The first death related to the novel coronavirus in Quebec was confirmed on Wednesday by the province’s premier.
François Legault said the person who died was a senior who lived in Lanaudière and had been in contact with people who travelled abroad.
“I want to give my condolences to the family and their loves ones,” he said from a news conference in Quebec City.
There are now 94 confirmed COVID-19 cases in the province. Six people are hospitalized and four of them are in intensive care, according to Legault.
As of Wednesday, more than 3,600 people are awaiting test results and 5,213 individuals have been given the all clear.
Legault stressed that the province’s health-care system is prepared but he warned Quebecers to not let their guards down in the coming weeks amid the novel coronavirus pandemic.
“The battle will be hard,” said Legault. “The battle will be long, but I am certain that we can win it.”
Dr. Horacio Arruda, director of Quebec’s public health department, is asking the public not to use masks to prevent COVID-19.
He said they should be reserved for medical personnel and people suffering from the disease.
Sweeping measures, border closures
As the number of cases continues to rise across the country, stricter travel measures were announced on Wednesday.
Prime Minister Justin Trudeau announced that the borders between Canada and the U.S. will be temporarily closed to non-essential traffic.
In Quebec, the recent spike in cases has pushed the government to call on young people to heed public health authorities’ advice and stay home. Legault is also asking individuals to avoid unnecessary outings and large gatherings.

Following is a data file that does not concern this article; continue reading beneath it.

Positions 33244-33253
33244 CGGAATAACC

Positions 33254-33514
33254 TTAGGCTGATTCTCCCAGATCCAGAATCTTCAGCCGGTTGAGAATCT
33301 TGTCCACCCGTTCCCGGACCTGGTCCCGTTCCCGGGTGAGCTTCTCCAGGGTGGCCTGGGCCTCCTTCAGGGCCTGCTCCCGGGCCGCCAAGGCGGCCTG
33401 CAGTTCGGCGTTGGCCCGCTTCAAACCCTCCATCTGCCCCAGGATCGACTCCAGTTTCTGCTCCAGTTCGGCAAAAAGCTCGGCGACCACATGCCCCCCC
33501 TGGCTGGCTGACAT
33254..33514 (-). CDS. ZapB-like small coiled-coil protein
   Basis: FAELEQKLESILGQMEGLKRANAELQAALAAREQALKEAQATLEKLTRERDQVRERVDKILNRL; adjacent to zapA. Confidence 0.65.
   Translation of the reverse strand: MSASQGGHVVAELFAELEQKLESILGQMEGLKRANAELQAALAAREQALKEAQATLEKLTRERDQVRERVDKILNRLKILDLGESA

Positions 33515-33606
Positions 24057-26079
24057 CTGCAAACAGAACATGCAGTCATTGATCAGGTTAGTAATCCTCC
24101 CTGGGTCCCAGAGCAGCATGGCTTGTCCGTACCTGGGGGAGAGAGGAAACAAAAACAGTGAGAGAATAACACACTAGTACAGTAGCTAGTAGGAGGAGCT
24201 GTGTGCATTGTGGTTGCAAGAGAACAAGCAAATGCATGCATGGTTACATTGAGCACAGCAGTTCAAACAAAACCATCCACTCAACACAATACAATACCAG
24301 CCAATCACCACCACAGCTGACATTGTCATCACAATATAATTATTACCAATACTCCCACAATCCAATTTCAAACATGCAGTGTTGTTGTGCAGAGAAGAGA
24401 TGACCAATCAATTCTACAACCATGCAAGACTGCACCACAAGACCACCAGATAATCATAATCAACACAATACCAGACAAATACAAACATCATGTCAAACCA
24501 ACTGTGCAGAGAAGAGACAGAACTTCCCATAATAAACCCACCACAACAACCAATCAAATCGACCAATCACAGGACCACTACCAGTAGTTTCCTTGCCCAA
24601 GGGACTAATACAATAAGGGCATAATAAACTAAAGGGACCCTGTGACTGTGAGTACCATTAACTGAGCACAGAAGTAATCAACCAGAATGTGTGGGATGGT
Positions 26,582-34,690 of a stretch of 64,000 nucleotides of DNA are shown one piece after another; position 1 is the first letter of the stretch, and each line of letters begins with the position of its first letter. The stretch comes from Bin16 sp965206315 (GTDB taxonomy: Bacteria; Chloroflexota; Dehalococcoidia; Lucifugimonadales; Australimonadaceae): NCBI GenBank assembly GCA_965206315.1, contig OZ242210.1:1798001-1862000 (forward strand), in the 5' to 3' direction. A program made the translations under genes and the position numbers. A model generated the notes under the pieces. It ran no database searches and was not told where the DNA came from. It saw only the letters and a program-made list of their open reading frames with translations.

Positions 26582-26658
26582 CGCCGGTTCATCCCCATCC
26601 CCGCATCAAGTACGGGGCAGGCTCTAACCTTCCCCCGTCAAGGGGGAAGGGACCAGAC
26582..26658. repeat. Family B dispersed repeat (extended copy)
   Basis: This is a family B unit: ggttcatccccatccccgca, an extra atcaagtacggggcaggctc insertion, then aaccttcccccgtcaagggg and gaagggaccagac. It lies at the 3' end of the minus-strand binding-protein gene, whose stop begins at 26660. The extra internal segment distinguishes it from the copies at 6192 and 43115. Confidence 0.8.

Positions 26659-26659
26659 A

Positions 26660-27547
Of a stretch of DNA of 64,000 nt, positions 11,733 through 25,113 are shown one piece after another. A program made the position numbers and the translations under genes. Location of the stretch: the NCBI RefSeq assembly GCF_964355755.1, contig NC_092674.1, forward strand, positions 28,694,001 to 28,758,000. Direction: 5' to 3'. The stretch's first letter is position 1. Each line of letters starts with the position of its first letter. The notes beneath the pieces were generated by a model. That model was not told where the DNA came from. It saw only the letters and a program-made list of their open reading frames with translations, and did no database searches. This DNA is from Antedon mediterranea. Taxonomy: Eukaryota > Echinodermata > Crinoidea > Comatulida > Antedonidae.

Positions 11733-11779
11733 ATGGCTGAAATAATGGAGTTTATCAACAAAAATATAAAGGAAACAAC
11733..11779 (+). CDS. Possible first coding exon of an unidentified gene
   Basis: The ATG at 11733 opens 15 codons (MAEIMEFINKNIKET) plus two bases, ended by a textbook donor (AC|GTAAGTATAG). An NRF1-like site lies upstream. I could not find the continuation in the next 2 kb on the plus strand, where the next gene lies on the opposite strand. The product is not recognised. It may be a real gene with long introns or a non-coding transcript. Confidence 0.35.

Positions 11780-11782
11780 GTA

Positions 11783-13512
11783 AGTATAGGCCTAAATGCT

The Legault government has rolled out a series of sweeping measures aimed at containing the virus. The province has closed schools, banned indoor gatherings of more than 250 people and urges seniors older than 70 to stay home.
In a bid to limit the economic impact of COVID-19, the province has extended the deadline to file taxes. It is also offering financial aid to workers not eligible for employment insurance.
While it has been a confusing time for many Quebecers, retired health-care workers have emerged to help combat the virus. Legault said on Tuesday that 10,000 doctors, nurses and other health-care professionals have stepped up to help.
The City of Côte Saint-Luc, an on-island suburb in Montreal, has declared a state of emergency. In a statement, city officials say they plan to limit religious and mass gatherings to contain the virus.
In Montreal, the city is lending its employees to help a large food bank as it deals with a shortage of volunteers.
— With files from Global News’ Annabelle Olivier, Mike Le Couteur, David Lao and the Canadian Press